East Roman Pharos Ceiling, Dover Castle, Kent, England, United Kingdom 1

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Comments (4)

John Latter on November 18, 2007

The hexagonal ceiling of the East Pharos, adjacent to St Mary-in-Castro in the grounds of Dover Castle, with the west internal wall at the bottom. Netting can be seen, highlighted by sunlight, suspended between the ground and first floors.

Although the East or Castle Pharos is an hexagonal tower it has a square interior whose walls are some ten feet thick at ground level.

The photo was taken from the small stage partially protruding into the Pharos from its East Entrance. This entrance is a couple of feet higher than ground level and accounts for the 'offset' whereby more of the west wall can be seen than the east wall.

Standard Info

The English Heritage webpage entry for the Roman Pharos states:

[The Pharos is a] Roman lighthouse, one of a pair constructed during the reign of Emperor Claudius in AD 46 on the headland flanking either side of the major Roman port of Dubris. The lighthouse survives within Dover Castle and comprises an octagonal stepped tower approximately 19 metres and four storeys high. The fourth storey was reconstructed between 1415 and 1437 when the lighthouse had been adapted for use as a belfry to the church of St Mary-Sub-Castro [St Mary-in-Castro]. The original design of the top of the lighthouse has been destroyed by these alterations, making its functionality unclear. It is thought that both lighthouses were used during fine weather as sea-marks in guiding vessels into the harbour. At night this role would have augmented by fire-lit braziers situated at the top of the lighthouse. The lighthouse may have also been used as a smoke beacon during certain weather and visibility conditions. Another possible role is as a signal tower. Medieval and later alterations within the immediate locality of the lighthouse have removed any possible evidence of structures associated with the running of the lighthouse. Changes to the lighthouse took place in 1582 when it was converted into a gunpowder magazine.

It is interesting to note the construction date of 46 AD because other sources give the "second half of the first century", or "between 100 - 200 AD", and some even later! The English Heritage date also agrees with that indicated in "The History of the Castle, Town and Port of Dover" by Reverend S. P. H. Statham, Rector of St Mary-in-the-Castle (Longmans, Green, and Co., 1899):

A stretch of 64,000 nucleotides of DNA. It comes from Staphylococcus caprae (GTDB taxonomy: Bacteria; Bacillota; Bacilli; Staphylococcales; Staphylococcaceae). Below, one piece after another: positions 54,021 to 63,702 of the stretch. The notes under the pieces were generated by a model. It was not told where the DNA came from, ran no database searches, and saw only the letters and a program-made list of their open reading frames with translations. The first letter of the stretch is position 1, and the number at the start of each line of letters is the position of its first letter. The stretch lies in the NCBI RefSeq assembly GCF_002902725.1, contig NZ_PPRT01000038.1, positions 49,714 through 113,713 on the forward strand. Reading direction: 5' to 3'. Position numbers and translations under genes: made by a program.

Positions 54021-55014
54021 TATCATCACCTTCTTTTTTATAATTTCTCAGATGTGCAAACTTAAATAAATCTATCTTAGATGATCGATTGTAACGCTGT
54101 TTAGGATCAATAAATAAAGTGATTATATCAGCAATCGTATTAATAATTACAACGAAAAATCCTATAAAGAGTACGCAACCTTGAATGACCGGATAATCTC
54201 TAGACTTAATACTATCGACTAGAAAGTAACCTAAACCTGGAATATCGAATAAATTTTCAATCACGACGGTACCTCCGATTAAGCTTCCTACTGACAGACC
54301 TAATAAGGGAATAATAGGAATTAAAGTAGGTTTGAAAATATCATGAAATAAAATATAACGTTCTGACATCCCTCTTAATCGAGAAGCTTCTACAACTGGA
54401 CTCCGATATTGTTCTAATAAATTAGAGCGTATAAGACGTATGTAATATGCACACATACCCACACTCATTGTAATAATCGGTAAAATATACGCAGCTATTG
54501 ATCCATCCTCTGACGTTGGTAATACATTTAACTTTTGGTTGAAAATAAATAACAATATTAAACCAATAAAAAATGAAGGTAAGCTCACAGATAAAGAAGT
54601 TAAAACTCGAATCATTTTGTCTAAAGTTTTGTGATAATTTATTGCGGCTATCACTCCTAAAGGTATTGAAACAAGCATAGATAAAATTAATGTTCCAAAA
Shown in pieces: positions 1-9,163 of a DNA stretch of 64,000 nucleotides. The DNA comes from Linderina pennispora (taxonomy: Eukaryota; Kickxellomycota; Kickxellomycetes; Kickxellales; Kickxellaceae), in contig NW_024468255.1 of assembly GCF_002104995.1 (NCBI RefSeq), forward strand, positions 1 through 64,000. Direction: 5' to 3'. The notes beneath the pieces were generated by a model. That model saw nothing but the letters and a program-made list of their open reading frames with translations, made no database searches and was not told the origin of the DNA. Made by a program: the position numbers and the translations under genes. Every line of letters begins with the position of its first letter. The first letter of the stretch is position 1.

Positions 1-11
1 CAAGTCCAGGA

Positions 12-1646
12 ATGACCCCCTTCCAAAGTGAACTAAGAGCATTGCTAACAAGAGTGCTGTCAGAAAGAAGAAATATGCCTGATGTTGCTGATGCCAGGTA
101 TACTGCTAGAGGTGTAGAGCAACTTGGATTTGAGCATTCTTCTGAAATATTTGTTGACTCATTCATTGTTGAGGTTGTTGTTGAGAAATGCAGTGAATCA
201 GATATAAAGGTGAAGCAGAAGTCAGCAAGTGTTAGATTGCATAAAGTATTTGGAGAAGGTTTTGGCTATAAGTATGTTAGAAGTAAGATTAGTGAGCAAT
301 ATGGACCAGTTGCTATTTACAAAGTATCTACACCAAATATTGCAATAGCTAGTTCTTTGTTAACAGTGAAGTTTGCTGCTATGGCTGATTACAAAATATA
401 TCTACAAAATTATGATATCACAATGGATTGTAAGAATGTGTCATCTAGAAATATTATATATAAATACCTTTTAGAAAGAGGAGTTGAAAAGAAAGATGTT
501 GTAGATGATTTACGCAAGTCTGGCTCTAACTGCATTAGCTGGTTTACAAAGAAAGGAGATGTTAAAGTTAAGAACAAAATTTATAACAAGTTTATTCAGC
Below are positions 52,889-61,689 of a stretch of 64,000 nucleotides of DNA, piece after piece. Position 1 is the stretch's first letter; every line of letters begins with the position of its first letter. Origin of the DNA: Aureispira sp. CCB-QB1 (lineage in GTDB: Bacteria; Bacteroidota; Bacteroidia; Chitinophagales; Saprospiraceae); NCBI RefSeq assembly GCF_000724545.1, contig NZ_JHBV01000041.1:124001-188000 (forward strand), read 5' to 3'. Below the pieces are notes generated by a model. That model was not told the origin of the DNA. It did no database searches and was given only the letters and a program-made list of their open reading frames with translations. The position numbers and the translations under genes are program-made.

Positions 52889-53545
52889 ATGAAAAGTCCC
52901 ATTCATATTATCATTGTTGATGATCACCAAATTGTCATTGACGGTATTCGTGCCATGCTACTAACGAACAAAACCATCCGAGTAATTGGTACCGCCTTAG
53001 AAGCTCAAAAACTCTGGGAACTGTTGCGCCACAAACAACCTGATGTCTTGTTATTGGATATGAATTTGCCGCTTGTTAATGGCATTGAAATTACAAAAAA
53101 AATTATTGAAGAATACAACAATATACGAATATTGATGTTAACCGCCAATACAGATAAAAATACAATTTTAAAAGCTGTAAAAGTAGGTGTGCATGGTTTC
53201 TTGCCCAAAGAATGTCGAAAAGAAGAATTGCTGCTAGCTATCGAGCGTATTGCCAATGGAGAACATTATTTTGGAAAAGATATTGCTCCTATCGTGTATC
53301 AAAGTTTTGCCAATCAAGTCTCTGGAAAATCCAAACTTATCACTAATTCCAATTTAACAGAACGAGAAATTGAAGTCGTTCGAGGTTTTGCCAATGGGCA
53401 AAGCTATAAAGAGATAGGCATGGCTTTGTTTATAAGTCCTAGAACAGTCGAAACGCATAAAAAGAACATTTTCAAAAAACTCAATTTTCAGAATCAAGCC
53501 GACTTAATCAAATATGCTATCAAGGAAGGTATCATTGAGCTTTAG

We have no hesitation in ascribing the erection of these two towers (Pharos and Bredenstone) to the days of Aulus Plautius, and in believing them to be the earliest permanent Roman work executed in this country. [Page 221]

Aulus Plautius led the Roman conquest of Britain in 43 AD, and became the first governor of the new province, serving from 43 to 47 AD. The Reverend Statham also states:

In the days of Edward I, and as late as Elizabeth [ie Elizabeth I] the Pharos is spoken of as the Tower of Julius Caesar. In the reign of Henry III, if not earlier, it was converted into a bell tower for the church (ie St Mary-in-Castro), and the date given by Lyon* (1259) for the flint casing is probably right. [Page 213]

*The University of Kent at Canterbury has the following entry in its Local History Collection:

Lyon, J

The history of the town and port of Dover and of Dover Castle, with a short account of the Cinque Ports, 2 v , Printed by Ledger & Shaw for the author, 1813-14.

Except for the possible exception for the height given (most other sources say 14 instead of 19m), the English Heritage site seems the most accurate source to quote and will be used in the "Standard Info" for all Pharos photos.

The West Pharos/Bredenstone is located in the Drop Redoubt on the Western Heights.

New photos will be uploaded all of the time - check the "Pharos" tag on the right for recent additions.

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Photo taken in Dover, Kent, UK
Dover Castle

This photo was taken indoors

Photo details

  • Uploaded on November 15, 2007
  • © All Rights Reserved
    by John Latter
    • Camera: PENTAX Corporation PENTAX K100D
    • Taken on 2007/10/14 11:44:58
    • Exposure: 0.033s (1/30)
    • Focal Length: 18.00mm
    • F/Stop: f/3.500
    • ISO Speed: ISO200
    • Exposure Bias: 0.00 EV
    • Flash fired